Transition Black Isle
History | Successes | Challenges | Contact
Transition Black Isle was formed early in 2009. Somehow the idea seemed to strike a chord locally, and initial meetings were attended by 50 or so enthusiasts. Gradually ideas became more focussed, and meetings were rationalised to more manageable numbers. With early funding from Highland Council and the Scottish Government’s Climate Challenge Fund we embarked on a range of projects, raising the profile of the group, starting community markets and community gardens, launching a Highland Food Challenge, lending out electric “smart meters” – a real scatter-gun approach, and looking back it’s quite surprising how many of these ideas were successful. As the range and scale of activities grew, it became obvious that we needed a more formal structure, and in 2011 (with help from Highlands & Islands Enterprise) we became a charity and a company limited by guarantee.
We run monthly community markets in Cromarty and North Kessock, giving an opportunity for folk to buy locally-produced food and crafts.
We had a three-year project, “Million Miles”, working on sustainable transport and aiming to reduce the annual mileage driven by Black Isle residents by a million miles – sounds ambitious, but then that’s a mere 1%. In fact, we exceeded the target by 30%!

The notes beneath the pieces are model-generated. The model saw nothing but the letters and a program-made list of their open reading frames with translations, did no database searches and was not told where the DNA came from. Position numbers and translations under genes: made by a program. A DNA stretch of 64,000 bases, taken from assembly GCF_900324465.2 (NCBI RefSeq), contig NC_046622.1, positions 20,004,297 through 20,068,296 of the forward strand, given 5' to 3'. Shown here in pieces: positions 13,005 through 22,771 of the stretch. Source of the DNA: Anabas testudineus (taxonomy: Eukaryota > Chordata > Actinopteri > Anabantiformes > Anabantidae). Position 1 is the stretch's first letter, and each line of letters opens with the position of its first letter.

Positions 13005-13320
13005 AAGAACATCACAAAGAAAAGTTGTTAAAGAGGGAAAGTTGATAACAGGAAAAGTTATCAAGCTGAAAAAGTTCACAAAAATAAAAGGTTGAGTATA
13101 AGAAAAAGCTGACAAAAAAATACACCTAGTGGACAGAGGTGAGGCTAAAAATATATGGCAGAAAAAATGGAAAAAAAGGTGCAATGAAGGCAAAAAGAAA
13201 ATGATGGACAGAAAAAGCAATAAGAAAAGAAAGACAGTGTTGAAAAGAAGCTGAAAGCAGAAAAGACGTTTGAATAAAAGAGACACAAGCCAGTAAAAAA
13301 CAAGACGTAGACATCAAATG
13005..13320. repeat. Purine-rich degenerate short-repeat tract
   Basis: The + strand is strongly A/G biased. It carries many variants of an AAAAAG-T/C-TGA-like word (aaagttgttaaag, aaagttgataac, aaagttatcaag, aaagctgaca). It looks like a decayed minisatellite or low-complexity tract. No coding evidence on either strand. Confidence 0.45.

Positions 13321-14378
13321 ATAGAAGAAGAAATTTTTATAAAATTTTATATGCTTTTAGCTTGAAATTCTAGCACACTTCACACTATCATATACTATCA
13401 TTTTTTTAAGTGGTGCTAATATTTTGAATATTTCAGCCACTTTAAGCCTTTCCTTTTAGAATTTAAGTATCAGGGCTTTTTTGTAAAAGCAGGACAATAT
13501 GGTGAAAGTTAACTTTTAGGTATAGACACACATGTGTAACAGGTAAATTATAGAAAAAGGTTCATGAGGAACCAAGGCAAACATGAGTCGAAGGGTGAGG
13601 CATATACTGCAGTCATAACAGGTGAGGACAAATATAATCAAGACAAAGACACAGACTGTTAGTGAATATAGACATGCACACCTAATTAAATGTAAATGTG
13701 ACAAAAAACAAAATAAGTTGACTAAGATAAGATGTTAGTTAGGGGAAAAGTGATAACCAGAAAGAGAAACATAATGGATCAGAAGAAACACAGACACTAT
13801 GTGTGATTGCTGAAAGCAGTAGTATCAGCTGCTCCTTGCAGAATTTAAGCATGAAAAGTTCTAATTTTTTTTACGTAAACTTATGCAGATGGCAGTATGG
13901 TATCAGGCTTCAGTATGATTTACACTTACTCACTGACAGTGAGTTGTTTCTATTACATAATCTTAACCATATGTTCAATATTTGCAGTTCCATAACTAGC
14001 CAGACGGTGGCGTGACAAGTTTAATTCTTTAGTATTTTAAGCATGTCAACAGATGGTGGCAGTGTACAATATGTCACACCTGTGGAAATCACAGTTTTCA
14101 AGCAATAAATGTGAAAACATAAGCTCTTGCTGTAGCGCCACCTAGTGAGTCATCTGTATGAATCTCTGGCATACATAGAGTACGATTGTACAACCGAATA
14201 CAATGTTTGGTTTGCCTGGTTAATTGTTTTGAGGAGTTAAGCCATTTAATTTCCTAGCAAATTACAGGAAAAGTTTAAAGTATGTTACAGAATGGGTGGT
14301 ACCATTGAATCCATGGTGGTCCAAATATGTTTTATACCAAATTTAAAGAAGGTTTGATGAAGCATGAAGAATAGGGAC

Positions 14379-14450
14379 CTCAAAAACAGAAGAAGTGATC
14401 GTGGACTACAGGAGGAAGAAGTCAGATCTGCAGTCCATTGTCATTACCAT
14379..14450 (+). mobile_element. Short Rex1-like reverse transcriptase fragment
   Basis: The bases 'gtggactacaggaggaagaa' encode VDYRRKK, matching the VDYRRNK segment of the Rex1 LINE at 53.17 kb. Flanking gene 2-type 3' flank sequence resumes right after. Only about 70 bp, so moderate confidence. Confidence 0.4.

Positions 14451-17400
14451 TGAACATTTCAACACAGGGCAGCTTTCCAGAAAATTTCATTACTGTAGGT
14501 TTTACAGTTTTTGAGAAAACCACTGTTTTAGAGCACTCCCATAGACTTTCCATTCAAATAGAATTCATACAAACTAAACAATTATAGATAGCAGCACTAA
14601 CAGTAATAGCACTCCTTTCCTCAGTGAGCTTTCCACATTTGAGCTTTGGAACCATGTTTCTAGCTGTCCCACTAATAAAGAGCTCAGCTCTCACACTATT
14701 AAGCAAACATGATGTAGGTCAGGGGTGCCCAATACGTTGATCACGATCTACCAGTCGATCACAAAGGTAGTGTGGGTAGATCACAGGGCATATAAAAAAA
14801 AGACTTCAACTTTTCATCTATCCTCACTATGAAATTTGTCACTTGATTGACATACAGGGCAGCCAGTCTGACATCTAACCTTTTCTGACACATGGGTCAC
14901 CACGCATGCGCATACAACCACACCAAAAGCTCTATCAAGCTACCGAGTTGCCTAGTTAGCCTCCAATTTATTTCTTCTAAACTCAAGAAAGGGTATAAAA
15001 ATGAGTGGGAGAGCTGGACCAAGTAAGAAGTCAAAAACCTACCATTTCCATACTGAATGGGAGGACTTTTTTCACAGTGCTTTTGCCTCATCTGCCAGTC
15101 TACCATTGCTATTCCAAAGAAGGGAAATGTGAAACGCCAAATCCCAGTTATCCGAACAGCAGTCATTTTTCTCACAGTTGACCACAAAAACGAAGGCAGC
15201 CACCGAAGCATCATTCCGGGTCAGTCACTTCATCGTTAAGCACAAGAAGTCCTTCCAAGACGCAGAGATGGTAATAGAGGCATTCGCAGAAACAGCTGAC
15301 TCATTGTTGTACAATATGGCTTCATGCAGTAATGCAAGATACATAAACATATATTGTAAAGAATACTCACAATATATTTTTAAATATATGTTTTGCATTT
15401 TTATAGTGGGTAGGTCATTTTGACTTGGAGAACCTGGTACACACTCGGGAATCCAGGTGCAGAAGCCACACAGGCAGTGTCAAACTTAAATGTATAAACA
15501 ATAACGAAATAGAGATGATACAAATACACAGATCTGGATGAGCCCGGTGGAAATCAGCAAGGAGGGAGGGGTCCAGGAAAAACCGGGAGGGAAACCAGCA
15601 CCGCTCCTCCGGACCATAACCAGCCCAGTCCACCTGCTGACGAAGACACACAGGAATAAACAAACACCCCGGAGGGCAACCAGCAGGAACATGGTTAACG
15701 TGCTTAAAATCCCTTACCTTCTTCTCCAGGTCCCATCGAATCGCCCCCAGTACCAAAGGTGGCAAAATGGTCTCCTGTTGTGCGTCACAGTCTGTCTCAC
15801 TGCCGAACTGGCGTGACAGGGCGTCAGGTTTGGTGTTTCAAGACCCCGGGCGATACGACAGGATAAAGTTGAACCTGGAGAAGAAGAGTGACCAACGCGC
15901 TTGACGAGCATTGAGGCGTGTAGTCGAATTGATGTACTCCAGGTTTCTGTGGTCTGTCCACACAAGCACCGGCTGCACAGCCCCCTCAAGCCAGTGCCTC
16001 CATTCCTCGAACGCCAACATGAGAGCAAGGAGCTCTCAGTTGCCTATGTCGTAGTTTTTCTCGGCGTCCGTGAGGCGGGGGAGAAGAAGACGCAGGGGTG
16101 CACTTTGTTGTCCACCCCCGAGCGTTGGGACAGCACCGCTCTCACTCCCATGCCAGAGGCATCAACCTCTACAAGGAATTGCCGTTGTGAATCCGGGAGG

On our annual potato day we sell around 15,000 seed potatoes, with around 60 – 70 varieties featured.
Through our trading company, Black Isle Ventures, we have been working to raise the profile of the Black Isle as a destination for “green tourism” – with a particular focus on cycling.
Our book “A Growing Guide for Fruit and Vegetables in the North of Scotland” is in its third print run, and this year we are running a series of training courses in growing.
We struggle to get much dialogue with younger adults – ironically enough, it seems they’re too busy working and raising families.
Publicising our work (and our agenda) is quite difficult – the readership of local papers is much lower than it used to be, and there’s a limit to what can be done with posters and Facebook.
Like all voluntary groups we face the challenges of replacing active members as, for whatever reason, they move on to other things. So far we always seem to have managed to find enough like-minded people, but sometimes it feels a bit touch and go!
We are lucky in Scotland to have good sources of project funding (the Climate Challenge Fund, and the various lottery funds deserve particular mention) but it can be difficult to maximise the ongoing benefit of the projects once the funding has run out.
We lack a geographical focus – the Black Isle has eight or nine villages of 1,000 + people, and a scatter of smaller villages, farms and isolated houses – so it’s impossible to find a venue that suits all our members.
www.transitionblackisle.org or via our Facebook page.